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Lester Brown Celebrates 80, but He’s Not Done Yet

One of the world’s foremost environmental thinkers continues work begun decades ago.

TO GO WITH AFP STORY US-ENVIRONMENT-FOOD-CLIMATE-BOOK BY KARIN ZEITVOGELLester Brown, president of the Earth Policy Institute speaks during an interview with AFP at his office in Washington,DC on January 10, 2011. Like many environmentalists, Lester Brown is worried. In his new book 'World on the Edge,' released this week, Brown says mankind has pushed civilization to the brink of collapse by bleeding aquifers dry and overplowing land to feed an ever-growing population, while overloading the atmosphere with carbon dioxide. AFP PHOTO/Nicholas KAMM (Photo credit should read NICHOLAS KAMM/AFP/Getty Images)
National Journal
Mike Magner
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Mike Magner
April 10, 2014, 2:19 p.m.

If there’s any doubt that Lester Brown is still primed to con­tin­ue his work as one of the world’s lead­ing en­vir­on­ment­al­ists at age 80, con­sider these res­ults from last week­end’s Cherry Blos­som Ten Mile Run in Wash­ing­ton:

“There were only three in the 80-and-over group, and I was second,” Brown said Thursday. His time was 2:23:37, ac­cord­ing to the un­of­fi­cial res­ults pos­ted on the event’s web­site.

On Fri­day even­ing at the Na­tion­al Press Club, Brown and more than 200 of his friends and fam­ily will cel­eb­rate his oc­to­gen­ari­an status, which was reached on March 28. And on Sat­urday morn­ing, Brown will get right back to his lifelong quest to find a path to a sus­tain­able plan­et.

Brown — who foun­ded the World­watch In­sti­tute in 1974 and now leads a smal­ler think tank in Wash­ing­ton that he es­tab­lished in 2001, the Earth Policy In­sti­tute — has been de­scribed by The Wash­ing­ton Post as “one of the world’s most in­flu­en­tial thinkers” and by his crit­ics as a “pro­fes­sion­al alarm­ist.”

His résumé speaks for it­self, with hon­ors ran­ging from the United Na­tions En­vir­on­ment­al Pro­gram Lead­er­ship Medal in 1982 to in­duc­tion in­to the Earth Hall of Fame Kyoto in 2012. He is the au­thor or coau­thor of more than 50 books, start­ing with Man, Land and Food in 1963. His most re­cent, in 2012, was Full Plan­et, Empty Plates: The New Geo­pol­it­ics of Food Scarcity.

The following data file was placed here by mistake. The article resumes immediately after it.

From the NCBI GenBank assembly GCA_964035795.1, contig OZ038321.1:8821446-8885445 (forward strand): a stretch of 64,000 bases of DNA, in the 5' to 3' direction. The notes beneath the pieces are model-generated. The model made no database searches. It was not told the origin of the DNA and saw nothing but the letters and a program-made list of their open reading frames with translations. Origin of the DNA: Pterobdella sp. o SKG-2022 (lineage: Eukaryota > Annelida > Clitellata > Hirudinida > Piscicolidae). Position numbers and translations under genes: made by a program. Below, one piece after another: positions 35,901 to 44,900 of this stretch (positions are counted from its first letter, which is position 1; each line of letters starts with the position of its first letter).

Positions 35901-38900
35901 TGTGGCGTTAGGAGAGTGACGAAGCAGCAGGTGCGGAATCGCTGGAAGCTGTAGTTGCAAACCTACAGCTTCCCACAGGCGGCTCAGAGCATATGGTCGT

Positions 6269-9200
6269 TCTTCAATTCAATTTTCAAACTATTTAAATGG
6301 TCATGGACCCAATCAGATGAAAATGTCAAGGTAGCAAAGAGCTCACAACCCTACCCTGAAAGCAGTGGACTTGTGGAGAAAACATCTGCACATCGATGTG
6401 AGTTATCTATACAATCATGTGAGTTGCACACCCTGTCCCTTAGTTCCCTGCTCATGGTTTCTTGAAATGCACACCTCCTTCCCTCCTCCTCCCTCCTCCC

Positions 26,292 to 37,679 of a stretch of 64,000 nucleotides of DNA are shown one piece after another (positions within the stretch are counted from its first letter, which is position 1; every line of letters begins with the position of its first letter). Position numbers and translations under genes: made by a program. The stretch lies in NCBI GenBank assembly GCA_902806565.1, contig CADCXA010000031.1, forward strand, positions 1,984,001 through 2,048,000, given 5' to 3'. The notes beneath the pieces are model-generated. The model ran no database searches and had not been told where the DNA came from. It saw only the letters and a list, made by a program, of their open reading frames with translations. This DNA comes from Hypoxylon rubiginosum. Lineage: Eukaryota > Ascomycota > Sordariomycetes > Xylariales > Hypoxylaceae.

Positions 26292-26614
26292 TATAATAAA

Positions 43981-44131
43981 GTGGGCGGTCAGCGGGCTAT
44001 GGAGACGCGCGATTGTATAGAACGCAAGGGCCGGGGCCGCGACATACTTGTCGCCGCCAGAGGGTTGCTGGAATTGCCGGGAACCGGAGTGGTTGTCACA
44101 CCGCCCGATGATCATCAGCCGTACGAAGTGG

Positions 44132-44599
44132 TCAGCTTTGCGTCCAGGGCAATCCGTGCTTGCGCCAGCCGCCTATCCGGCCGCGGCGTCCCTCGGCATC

It star­ted for Brown grow­ing up on a farm in south­ern New Jer­sey, where he es­pe­cially loved tend­ing the ve­get­ables. “I knew I could grow to­ma­toes all my life, but I began to real­ize that just grow­ing to­ma­toes wouldn’t be ac­com­plish­ing very much,” he said.

He pur­sued a de­gree in ag­ri­cul­tur­al sci­ence at Rut­gers Uni­versity and after gradu­ation spent six months in In­dia, where he learned first-hand the dif­fi­culties provid­ing ad­equate food sup­plies in un­developed coun­tries. Brown joined the U.S. De­part­ment of Ag­ri­cul­ture in 1959 as an in­ter­na­tion­al ana­lyst and took it upon him­self to write his first book on the side, which pro­jec­ted sup­ply and de­mand for food around the globe through the end of the cen­tury.

Asked this week how his pro­jec­tions turned out, Brown ex­claimed, “Sur­pris­ingly close!” The re­search also made him un­der­stand that “erad­ic­at­ing hun­ger was not go­ing to be a simple thing,” he said.

His work caught the at­ten­tion of Ag­ri­cul­ture Sec­ret­ary Or­ville Free­man in 1963 and Brown was el­ev­ated to a top ad­viser on in­ter­na­tion­al ag­ri­cul­ture at USDA headquar­ters. He left gov­ern­ment in 1969 to help es­tab­lish the Over­seas De­vel­op­ment Coun­cil.

In 1974, Brown said, he was sit­ting in a swim­ming pool in As­pen, Colo., with Wil­li­am Deitel, a top man­ager of the Rock­e­feller Broth­ers Fund, dis­cuss­ing the fact that there wasn’t a single en­vir­on­ment­al-re­search in­sti­tute any­where in the world. Shortly after that con­ver­sa­tion, the fund provided Brown with $500,000, and the World­watch In­sti­tute was born in Wash­ing­ton.

Over the years, the in­sti­tute be­came renowned for its ana­lyt­ic­al re­ports on food, pop­u­la­tion, and en­vir­on­ment­al is­sues and its an­nu­al State of the World books be­came must-read pro­gress re­ports on glob­al de­vel­op­ment.

Brown also con­tin­ued re­search­ing and writ­ing, and at one point ex­ploded myths about the pro­spects for ag­ri­cul­ture in the world’s largest na­tion in a 1995 book, Who Will Feed China?

After turn­ing 67 in 2001, Brown de­cided to es­tab­lish a new think tank, the Earth Policy In­sti­tute, which has a simple but lofty mis­sion: “Provid­ing a plan to save civil­iz­a­tion.” Later that year he pub­lished a book, Eco-Eco­nomy: Build­ing an Eco­nomy for the Earth, that laid out his vis­ion for a sus­tain­able plan­et.

A world of work re­mains to be done, Brown said. “We’re already over­us­ing wa­ter in the Great Plains, in In­dia, in China,” he said. “Wa­ter tables are fall­ing in every state of In­dia.”

Pop­u­la­tion growth may be slow­ing, but only be­cause there won’t be enough food to sus­tain an­oth­er 2 bil­lion people, he said. “We’re go­ing to see in­creased mal­nu­tri­tion and rising mor­tal­ity,” he said.

It’s just one more reas­on Brown wants to get back to work after his birth­day cel­eb­ra­tion Fri­day.

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